Toymaker Breach Exposes Millions of Families’ Details

VTech, a Chinese toy company that makes popular electronic gadgets and toys for kids has had its servers hacked to reveal a data breach that reveals the personal information of more than 5 million parents and 200,000 children.

Chinese toy company VTech has confirmed an ‘unauthorized party’ that accessed customer information in a database serving VTech’s Learning Lodge app store earlier this month. This app store is specifically crafted for parents to download e-books, games and applications along with educational content to VTech devices.

Motherboard reported the hack and noted that the breached database contained information such as parents’ names, email addresses, passwords, mailing addresses, download history and even IP addresses. The company did not reveal how many customers were affected but did confirm no credit card details were breached, since they weren’t stored to begin with.

Furthermore, the database also included the kids’ first names, birthdays and genders. Motherboard was even contacted by the anonymous hacker who claimed to be behind the breach. When asked what he intends to do with it, the hacker said “nothing”.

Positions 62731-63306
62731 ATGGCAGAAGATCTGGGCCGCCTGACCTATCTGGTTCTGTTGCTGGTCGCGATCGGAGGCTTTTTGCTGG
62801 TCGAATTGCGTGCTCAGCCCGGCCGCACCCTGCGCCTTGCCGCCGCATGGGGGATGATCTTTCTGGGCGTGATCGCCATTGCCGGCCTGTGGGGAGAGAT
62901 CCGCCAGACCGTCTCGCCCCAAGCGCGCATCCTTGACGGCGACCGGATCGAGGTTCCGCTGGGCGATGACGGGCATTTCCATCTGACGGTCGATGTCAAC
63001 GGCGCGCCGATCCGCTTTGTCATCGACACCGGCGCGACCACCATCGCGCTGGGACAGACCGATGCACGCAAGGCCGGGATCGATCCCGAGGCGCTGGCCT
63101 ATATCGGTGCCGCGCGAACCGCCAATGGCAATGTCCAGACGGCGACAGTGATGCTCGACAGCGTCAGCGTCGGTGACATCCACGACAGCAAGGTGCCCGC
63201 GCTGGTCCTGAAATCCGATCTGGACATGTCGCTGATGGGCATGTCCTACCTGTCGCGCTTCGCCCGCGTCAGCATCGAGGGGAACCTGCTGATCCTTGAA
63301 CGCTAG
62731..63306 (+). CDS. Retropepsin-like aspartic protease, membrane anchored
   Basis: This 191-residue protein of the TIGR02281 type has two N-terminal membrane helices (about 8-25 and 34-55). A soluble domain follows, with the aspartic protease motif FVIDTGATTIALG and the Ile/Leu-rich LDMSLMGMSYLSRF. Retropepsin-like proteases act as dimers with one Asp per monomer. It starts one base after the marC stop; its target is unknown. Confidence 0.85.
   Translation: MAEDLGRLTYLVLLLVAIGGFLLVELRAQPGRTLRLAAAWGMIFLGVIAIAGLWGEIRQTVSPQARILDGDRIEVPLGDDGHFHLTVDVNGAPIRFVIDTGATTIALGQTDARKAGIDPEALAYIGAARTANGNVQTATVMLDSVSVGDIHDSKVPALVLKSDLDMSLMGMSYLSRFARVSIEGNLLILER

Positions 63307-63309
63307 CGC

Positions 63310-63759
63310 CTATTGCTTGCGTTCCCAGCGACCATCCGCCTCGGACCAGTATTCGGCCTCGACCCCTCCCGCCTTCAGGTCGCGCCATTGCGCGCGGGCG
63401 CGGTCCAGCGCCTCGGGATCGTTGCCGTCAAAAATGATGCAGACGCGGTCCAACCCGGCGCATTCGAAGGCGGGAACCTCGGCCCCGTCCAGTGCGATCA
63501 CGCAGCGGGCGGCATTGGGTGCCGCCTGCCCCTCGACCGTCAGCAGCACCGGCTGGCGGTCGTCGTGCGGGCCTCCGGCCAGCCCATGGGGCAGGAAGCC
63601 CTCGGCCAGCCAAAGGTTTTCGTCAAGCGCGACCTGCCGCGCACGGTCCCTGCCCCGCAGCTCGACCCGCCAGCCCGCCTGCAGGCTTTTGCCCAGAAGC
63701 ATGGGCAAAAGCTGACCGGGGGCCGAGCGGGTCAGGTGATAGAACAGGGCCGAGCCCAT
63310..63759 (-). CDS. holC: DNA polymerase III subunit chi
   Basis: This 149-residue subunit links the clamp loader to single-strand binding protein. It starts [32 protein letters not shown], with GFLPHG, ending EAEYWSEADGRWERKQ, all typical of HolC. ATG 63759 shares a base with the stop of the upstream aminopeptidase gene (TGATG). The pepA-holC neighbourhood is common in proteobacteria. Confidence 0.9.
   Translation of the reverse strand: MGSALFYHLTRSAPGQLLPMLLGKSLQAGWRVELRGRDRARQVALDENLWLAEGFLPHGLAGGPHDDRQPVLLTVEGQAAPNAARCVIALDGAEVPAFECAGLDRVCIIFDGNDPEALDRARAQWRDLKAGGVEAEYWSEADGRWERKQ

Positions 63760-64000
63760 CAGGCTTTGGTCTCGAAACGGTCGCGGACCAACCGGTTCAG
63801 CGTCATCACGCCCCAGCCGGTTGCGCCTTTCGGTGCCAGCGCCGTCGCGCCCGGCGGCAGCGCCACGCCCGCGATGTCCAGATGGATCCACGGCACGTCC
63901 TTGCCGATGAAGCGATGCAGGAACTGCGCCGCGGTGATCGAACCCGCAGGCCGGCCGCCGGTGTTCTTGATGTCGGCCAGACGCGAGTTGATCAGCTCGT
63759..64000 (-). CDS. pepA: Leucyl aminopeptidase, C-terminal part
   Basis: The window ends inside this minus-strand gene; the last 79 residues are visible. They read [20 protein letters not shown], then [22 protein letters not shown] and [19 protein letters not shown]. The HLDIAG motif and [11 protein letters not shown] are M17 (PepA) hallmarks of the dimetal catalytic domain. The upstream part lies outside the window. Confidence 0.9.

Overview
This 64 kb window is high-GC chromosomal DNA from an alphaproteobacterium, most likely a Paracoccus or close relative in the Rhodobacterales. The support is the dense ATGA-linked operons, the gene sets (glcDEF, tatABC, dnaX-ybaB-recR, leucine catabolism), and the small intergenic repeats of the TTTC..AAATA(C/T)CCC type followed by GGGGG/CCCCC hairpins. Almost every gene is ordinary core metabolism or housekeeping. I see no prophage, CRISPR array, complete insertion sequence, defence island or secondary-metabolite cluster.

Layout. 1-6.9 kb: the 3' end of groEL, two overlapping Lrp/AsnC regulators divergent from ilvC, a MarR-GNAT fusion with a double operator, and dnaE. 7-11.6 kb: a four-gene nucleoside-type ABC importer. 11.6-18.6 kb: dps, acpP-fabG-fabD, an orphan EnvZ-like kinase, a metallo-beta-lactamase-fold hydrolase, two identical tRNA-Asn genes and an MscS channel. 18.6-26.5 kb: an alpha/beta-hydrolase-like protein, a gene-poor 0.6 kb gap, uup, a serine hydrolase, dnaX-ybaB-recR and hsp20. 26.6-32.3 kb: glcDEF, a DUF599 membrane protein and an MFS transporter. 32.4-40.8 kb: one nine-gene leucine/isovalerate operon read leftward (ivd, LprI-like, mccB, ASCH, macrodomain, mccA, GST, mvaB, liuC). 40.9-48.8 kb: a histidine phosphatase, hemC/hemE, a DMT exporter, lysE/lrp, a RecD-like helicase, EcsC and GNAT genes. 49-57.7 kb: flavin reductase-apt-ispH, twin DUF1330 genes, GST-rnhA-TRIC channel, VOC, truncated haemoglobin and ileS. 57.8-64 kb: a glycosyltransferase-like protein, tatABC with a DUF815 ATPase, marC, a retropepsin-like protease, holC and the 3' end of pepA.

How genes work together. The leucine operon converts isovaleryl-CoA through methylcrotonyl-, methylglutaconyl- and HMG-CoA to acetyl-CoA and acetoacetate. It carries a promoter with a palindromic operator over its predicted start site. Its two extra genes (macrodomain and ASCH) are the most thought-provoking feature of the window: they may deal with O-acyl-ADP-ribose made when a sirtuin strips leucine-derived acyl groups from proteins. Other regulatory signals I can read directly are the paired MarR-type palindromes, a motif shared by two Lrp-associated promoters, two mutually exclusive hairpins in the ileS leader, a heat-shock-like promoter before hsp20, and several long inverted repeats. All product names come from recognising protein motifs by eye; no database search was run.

The hacker added:

It was pretty easy to dump, so someone with darker motives could easily get it.

The hacker further revealed he had “root access” or unrestricted access with full authority to access and control the data in the servers.

The hacked database stored information of customers from the following countries:

  • United States
  • Canada
  • United Kingdom
  • Ireland
  • France
  • Spain
  • Germany
  • Belgium
  • Denmark
  • Luxembourg
  • Hong Kong
  • China
  • Australia
  • New Zealand, among others.

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When contacted by the publication, a spokesperson for VTech said the following via email:

On November 14 [Hong Kong Time], an unauthorized party accessed VTech customer data on our Learning Lodge app store customer database. We were not aware of this unauthorized access until you alerted us.

Troy Hunt, an independent security researcher who was reached by the publication to verify the data revealed the Chinese toymaker to operate without any usage of SSL encryption anywhere on its website or servers.

Alarmingly, passwords and other data that ought to be encrypted in a secure communication stream are essentially unprotected. He also discovered the company’s websites to extensively leak data from their APIs and databases in such a way that a malicious attacker could easily gain data by simply exploiting the readily visible flaws.